string connString = "NerdDinnerConnectionString";

        FluentConfiguration configuration = Fluently.Configure()


           x => x.FromConnectionStringWithKey(connString)))


            c => c.SetProperty("current_session_context_class", "web"))

        .Mappings(m => m.FluentMappings.AddFromAssemblyOf<Dinner>());

        return configuration.BuildSessionFactory();



Some comments about the infrastructure:

  • It implements the IHttpModule, in order to plug into the request handling pipeline.
  • Since it is expensive to create an ISessionFactory you only want to create this once. This is why the factory is stored in a static field that is initialized by the static constructor.
  • At the beginning of the HTTP request the ISession is created and “stored” using the CurrentSessionContext.Bind method.
  • Other code can get a hold of this session by calling the GetCurrentSession method.
  • At the end of the HTTP request we “remove” the session by using the CurrentSessionContext.Unbind method. We also commit any changes, and close the session.

There are some drawbacks to this approach. We create a session for every request, even if it is not needed. However, a session is very lightweight, and we can easily tweak this behavior later. Another drawback is that we commit the transaction at the end of the HTTP request. In a more complex business application you probably want more control over your unit of work.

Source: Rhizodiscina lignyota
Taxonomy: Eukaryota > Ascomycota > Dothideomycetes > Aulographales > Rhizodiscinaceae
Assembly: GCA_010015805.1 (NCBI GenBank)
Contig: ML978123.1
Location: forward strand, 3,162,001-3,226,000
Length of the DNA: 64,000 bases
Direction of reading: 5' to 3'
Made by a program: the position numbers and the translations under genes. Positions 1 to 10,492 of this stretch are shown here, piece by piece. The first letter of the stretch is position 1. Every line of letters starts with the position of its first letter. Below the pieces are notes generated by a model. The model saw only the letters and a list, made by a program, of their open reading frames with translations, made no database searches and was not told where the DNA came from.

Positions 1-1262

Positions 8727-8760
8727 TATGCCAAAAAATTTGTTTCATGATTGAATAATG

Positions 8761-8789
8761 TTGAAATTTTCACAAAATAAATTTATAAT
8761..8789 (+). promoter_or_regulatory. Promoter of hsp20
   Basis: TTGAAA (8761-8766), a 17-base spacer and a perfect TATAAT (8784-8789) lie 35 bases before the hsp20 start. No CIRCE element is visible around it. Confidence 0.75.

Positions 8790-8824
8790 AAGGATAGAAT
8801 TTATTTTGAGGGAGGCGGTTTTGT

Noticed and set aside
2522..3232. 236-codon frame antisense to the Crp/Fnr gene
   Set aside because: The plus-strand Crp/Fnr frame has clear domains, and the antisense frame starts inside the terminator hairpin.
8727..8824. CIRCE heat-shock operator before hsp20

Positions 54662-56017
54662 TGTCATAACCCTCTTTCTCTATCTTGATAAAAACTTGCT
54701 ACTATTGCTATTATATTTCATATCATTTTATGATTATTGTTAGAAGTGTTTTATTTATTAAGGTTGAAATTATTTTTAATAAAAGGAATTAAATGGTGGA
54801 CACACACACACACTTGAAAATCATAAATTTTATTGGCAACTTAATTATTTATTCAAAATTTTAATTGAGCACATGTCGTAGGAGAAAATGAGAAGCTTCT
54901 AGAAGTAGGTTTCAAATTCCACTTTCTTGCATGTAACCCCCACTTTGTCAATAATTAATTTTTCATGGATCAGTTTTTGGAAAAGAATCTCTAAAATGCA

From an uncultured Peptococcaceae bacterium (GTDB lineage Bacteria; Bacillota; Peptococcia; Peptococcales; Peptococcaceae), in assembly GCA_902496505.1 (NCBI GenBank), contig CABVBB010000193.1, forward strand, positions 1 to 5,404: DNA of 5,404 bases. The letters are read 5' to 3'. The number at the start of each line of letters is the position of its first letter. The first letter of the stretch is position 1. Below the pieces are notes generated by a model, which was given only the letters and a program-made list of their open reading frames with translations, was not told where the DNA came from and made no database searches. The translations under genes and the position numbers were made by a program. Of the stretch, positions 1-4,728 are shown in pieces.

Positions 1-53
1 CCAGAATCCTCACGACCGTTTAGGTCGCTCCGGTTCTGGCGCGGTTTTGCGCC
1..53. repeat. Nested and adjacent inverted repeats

In order to activate this IHttpModule we need to add the following to httpModules/modules section of the Web.config:

<add name=”NHibernateSessionPerRequesttype=”NerdDinner.Models.NHibernateSessionPerRequest” />

Changes to the repository

In the DinnerRepository we are mainly going to use LINQ to NHibernate to replace the LINQ to SQL queries:

public class DinnerRepository : IDinnerRepository


    public ISession Session


        get { return NHibernateSessionPerRequest.GetCurrentSession(); }


    public IQueryable<Dinner> FindAllDinners()